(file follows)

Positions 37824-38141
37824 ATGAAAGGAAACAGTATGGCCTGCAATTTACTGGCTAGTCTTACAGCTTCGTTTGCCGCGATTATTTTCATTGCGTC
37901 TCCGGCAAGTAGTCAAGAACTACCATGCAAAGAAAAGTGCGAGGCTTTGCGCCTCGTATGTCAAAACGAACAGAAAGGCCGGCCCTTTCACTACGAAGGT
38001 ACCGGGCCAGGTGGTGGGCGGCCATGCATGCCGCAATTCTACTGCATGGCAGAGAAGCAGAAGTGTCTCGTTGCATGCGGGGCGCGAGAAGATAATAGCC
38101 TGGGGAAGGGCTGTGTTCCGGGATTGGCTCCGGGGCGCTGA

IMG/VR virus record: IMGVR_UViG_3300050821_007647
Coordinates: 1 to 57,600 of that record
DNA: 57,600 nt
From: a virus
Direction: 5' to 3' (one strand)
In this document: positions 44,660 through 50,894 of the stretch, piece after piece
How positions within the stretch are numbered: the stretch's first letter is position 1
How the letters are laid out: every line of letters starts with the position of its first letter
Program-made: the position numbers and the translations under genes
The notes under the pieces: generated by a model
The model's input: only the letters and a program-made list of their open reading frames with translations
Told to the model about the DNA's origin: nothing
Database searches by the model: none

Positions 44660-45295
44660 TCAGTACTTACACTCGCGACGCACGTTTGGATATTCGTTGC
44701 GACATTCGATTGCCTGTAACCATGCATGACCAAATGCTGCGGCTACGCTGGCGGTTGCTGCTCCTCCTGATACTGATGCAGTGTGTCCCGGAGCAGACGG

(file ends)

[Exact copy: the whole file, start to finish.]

Positions 37824-38141
37824 ATGAAAGGAAACAGTATGGCCTGCAATTTACTGGCTAGTCTTACAGCTTCGTTTGCCGCGATTATTTTCATTGCGTC
37901 TCCGGCAAGTAGTCAAGAACTACCATGCAAAGAAAAGTGCGAGGCTTTGCGCCTCGTATGTCAAAACGAACAGAAAGGCCGGCCCTTTCACTACGAAGGT
38001 ACCGGGCCAGGTGGTGGGCGGCCATGCATGCCGCAATTCTACTGCATGGCAGAGAAGCAGAAGTGTCTCGTTGCATGCGGGGCGCGAGAAGATAATAGCC
38101 TGGGGAAGGGCTGTGTTCCGGGATTGGCTCCGGGGCGCTGA

IMG/VR virus record: IMGVR_UViG_3300050821_007647
Coordinates: 1 to 57,600 of that record
DNA: 57,600 nt
From: a virus
Direction: 5' to 3' (one strand)
In this document: positions 44,660 through 50,894 of the stretch, piece after piece
How positions within the stretch are numbered: the stretch's first letter is position 1
How the letters are laid out: every line of letters starts with the position of its first letter
Program-made: the position numbers and the translations under genes
The notes under the pieces: generated by a model
The model's input: only the letters and a program-made list of their open reading frames with translations
Told to the model about the DNA's origin: nothing
Database searches by the model: none

Positions 44660-45295
44660 TCAGTACTTACACTCGCGACGCACGTTTGGATATTCGTTGC
44701 GACATTCGATTGCCTGTAACCATGCATGACCAAATGCTGCGGCTACGCTGGCGGTTGCTGCTCCTCCTGATACTGATGCAGTGTGTCCCGGAGCAGACGG